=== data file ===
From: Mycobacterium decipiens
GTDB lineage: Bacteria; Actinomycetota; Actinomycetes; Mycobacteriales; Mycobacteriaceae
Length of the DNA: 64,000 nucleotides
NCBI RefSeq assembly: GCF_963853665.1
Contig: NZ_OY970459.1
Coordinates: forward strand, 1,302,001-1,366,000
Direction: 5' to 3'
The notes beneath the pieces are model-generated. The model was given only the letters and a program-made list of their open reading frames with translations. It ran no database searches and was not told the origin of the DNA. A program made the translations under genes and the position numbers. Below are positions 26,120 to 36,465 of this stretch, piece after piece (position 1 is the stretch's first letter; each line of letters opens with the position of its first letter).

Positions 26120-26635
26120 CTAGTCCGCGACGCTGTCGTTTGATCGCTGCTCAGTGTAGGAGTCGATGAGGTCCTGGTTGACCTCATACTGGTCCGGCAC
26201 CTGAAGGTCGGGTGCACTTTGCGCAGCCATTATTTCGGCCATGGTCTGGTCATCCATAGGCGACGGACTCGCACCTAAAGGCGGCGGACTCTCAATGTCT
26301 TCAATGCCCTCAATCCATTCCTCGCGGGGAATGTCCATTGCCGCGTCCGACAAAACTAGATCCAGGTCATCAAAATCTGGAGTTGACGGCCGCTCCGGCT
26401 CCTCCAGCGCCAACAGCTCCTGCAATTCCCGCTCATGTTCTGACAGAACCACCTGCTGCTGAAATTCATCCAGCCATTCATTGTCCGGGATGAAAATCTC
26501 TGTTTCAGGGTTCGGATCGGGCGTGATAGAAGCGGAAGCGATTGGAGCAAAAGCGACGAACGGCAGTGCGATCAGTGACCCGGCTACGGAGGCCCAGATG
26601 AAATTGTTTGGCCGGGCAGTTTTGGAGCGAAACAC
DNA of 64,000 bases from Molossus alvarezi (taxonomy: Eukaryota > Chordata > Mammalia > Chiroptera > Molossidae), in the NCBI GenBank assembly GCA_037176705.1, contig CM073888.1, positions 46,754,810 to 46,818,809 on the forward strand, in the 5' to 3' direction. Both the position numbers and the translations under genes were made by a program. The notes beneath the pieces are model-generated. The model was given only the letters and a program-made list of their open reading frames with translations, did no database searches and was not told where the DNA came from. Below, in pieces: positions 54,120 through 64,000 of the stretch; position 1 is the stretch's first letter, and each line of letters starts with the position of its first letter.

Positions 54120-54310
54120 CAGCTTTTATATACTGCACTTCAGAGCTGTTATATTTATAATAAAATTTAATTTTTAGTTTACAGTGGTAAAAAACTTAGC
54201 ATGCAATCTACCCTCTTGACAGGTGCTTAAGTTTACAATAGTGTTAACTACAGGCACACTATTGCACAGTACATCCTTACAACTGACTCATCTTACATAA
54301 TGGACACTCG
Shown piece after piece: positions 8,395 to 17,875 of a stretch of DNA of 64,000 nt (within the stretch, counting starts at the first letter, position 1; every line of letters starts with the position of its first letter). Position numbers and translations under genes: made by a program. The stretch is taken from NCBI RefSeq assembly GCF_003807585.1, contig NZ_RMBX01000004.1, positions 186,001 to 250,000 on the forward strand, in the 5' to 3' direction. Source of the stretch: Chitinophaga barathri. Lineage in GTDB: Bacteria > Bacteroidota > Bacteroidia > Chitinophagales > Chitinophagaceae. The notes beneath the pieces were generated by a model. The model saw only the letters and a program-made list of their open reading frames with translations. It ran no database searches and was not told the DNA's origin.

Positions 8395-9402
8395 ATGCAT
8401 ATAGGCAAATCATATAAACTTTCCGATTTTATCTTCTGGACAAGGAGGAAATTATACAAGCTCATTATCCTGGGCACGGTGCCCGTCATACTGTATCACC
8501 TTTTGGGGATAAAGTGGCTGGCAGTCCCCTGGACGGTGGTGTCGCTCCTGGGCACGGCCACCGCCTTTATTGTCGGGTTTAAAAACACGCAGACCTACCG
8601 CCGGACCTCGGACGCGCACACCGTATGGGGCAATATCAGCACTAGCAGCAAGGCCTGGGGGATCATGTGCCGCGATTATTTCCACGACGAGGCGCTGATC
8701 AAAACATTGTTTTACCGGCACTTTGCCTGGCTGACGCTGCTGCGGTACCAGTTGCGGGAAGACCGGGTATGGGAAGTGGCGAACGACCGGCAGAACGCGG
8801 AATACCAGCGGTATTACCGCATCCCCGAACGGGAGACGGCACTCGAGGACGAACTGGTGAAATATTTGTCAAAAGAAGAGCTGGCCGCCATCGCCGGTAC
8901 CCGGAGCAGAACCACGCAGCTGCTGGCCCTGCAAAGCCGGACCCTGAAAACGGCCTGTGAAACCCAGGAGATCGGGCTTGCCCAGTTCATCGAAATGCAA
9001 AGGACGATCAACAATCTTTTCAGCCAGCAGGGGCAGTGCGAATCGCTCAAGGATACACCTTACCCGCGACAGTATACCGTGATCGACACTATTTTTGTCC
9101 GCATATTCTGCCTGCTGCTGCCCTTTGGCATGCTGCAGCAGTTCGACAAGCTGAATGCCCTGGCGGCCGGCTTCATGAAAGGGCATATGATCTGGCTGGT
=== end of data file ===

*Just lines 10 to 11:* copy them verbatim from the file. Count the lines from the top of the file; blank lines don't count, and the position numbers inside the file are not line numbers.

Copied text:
26120 CTAGTCCGCGACGCTGTCGTTTGATCGCTGCTCAGTGTAGGAGTCGATGAGGTCCTGGTTGACCTCATACTGGTCCGGCAC
26201 CTGAAGGTCGGGTGCACTTTGCGCAGCCATTATTTCGGCCATGGTCTGGTCATCCATAGGCGACGGACTCGCACCTAAAGGCGGCGGACTCTCAATGTCT